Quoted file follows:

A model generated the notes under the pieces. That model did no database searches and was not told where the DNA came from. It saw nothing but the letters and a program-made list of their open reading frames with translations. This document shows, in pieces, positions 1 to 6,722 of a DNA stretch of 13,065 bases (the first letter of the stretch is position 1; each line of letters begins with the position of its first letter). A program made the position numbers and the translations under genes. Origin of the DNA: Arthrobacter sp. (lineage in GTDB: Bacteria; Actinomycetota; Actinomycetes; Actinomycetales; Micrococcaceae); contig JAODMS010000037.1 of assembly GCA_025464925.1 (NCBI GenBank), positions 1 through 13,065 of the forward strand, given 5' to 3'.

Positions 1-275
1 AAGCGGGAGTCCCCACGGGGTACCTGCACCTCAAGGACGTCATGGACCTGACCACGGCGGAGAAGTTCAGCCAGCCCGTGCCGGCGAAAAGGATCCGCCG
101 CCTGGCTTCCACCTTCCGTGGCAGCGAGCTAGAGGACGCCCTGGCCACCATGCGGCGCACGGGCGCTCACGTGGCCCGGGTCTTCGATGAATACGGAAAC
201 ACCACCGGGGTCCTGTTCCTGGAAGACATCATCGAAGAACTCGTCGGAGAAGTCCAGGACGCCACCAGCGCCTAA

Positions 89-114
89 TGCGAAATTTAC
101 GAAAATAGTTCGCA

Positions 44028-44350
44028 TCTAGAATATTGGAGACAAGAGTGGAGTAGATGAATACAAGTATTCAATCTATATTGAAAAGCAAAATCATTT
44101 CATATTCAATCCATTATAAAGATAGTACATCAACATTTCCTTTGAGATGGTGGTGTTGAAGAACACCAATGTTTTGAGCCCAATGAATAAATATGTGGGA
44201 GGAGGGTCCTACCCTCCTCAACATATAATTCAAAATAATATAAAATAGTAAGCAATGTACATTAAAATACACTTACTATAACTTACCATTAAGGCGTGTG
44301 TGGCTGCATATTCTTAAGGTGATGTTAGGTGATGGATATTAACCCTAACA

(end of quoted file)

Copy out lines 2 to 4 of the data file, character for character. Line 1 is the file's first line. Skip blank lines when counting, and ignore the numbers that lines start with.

Positions 1-275
1 AAGCGGGAGTCCCCACGGGGTACCTGCACCTCAAGGACGTCATGGACCTGACCACGGCGGAGAAGTTCAGCCAGCCCGTGCCGGCGAAAAGGATCCGCCG
101 CCTGGCTTCCACCTTCCGTGGCAGCGAGCTAGAGGACGCCCTGGCCACCATGCGGCGCACGGGCGCTCACGTGGCCCGGGTCTTCGATGAATACGGAAAC